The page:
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Titanic’s door frame prop that helped Rose stay afloat auction for $718,750

The floating piece of wood that preserved the life of Titanic’s Rose was auctioned off for $718,750 (£569,739).

Fans have questioned if the panel could have suited her romantic partner Jack as well, sparing him from an untimely death, ever since the 1997 movie was released.

Titanic’s door frame prop that helped Rose stay afloat auction for $718,750

According to the listing, “fans have caused much debate about the prop.”

The Planet Hollywood restaurant and resort group held an auction of its props and costumes, during which the transaction took place.

The character Jack, portrayed by Leonardo Di Caprio in the popular film, maintains that the door frame panel was exclusively designed for Rose, represented by Kate Winslet, to be his lover. His body eventually plummeted to the bottom of the icy Atlantic after he passed away.

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In a 2012 episode of Mythbusters, Titanic director James Cameron revealed he receives dozens of emails a day calling Rose “selfish” and Jack an “idiot” over the scene.

But he put an end to the debate, saying Jack had to die according to the script.

“Maybe we screwed up and the board should have been a tiny bit smaller, but the dude’s going down,” he said.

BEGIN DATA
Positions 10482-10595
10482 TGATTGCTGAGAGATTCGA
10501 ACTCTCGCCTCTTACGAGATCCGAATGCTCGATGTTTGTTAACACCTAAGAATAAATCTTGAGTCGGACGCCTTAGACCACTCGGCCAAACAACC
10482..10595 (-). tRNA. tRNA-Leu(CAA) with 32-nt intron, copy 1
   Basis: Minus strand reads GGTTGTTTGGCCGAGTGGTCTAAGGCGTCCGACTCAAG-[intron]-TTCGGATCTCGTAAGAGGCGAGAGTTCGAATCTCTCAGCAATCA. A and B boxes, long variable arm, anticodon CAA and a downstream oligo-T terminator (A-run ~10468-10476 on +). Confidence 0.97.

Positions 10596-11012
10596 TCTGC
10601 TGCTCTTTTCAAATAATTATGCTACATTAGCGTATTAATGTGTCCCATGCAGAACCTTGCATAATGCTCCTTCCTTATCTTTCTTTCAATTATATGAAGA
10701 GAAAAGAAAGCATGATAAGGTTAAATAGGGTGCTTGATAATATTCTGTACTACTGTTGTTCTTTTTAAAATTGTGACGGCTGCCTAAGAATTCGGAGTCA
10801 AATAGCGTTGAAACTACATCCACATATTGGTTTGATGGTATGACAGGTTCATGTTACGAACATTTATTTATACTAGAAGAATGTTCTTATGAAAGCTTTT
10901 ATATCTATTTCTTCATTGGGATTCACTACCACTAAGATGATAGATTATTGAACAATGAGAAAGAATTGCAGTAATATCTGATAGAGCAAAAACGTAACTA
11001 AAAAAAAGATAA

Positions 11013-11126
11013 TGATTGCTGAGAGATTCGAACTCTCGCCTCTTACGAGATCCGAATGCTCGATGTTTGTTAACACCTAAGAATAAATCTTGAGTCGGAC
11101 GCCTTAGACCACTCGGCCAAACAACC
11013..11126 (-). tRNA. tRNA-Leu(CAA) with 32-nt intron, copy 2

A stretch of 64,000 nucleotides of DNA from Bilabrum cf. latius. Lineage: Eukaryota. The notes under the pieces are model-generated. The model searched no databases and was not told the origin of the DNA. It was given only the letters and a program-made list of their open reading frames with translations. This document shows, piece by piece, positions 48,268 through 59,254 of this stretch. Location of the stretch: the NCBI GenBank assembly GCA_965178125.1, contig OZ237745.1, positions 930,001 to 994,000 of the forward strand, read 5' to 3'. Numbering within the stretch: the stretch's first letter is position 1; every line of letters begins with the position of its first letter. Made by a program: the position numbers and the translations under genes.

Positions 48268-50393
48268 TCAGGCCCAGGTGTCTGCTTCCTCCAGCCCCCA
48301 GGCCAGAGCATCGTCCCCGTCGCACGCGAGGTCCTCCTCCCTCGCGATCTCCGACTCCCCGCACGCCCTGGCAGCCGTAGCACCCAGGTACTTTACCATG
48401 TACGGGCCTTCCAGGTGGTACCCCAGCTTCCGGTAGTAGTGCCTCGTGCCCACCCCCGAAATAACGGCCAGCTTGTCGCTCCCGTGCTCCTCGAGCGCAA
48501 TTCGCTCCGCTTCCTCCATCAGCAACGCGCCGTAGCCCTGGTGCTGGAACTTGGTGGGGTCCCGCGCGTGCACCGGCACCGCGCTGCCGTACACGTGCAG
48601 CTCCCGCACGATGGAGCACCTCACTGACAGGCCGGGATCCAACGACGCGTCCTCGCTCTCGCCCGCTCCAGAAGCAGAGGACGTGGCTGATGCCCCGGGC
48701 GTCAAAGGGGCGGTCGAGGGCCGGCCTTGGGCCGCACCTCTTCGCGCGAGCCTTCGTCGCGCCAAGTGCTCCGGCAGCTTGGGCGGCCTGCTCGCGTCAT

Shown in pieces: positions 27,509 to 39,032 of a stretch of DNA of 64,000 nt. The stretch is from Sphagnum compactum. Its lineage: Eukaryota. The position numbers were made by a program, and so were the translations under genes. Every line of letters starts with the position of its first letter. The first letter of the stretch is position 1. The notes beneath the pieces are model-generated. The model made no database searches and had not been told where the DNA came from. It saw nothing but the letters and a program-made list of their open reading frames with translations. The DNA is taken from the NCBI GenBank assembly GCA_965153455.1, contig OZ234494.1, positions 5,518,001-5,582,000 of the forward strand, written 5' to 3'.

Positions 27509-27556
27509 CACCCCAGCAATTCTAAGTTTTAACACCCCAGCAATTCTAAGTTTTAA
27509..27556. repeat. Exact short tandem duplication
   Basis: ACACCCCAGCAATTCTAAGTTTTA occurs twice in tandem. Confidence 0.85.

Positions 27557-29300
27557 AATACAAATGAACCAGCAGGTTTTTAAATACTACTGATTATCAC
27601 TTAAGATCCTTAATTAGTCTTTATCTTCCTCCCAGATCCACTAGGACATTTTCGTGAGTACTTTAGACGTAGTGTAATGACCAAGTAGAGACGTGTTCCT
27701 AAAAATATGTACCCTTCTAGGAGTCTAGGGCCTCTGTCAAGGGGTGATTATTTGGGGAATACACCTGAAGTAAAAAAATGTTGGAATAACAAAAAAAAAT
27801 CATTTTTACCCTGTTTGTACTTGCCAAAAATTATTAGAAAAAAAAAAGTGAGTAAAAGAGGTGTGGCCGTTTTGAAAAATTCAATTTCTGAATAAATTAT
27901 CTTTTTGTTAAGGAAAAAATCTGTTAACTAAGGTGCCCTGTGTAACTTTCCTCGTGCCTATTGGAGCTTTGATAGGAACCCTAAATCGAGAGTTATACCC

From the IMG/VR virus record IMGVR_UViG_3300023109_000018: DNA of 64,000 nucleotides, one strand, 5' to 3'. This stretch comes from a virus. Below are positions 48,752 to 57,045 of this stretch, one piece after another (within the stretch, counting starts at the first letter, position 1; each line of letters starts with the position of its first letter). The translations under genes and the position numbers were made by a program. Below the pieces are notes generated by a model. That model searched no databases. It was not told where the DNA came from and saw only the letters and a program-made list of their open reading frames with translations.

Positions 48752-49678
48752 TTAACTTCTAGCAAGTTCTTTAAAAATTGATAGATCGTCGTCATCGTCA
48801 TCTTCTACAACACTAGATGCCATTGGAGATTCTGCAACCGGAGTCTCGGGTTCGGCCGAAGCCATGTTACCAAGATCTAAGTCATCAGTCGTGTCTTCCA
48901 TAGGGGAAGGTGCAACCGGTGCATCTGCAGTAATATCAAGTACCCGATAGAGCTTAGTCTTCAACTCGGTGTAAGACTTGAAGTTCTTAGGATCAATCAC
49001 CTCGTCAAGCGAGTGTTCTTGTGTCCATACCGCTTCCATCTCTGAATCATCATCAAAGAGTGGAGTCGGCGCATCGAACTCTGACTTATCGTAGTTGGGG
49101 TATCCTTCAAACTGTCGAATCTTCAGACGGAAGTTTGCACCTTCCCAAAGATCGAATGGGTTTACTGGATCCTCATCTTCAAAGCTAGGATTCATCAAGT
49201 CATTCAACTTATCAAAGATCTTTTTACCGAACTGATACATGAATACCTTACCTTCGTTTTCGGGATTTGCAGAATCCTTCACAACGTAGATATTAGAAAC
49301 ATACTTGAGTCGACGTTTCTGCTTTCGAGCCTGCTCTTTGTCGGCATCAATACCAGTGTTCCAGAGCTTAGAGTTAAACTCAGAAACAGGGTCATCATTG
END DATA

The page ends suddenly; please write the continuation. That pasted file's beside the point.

The prop, often mistaken for a door, was based on a complete piece of debris salvaged from the 1912 tragedy, according to auctioneers Heritage Auctions.

And addressing the debate over whether the panel could have accommodated both, the listing states: “The prop measures approx. 8′ long (2.4m) and 41″ (1m) wide.”

Other props featured in the auction included the whip from Indiana Jones and the Temple of Doom, which sold for $525,000.

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A Spiderman suit worn by Toby Maguire sold for $125,000, while an axe used by Jack Nicholson in The Shining to hack through a bathroom door while announcing “Here’s Johnny!” attracted the same amount.

The auction, which ended on Sunday evening, raised $15.68m, making it one of the most successful sales of a prop and costume collection, Heritage Auctions said.

“There were countless bidding wars… so many, we lost track,” Joseph Maddalena, of Heritage, said.

Source: BBC

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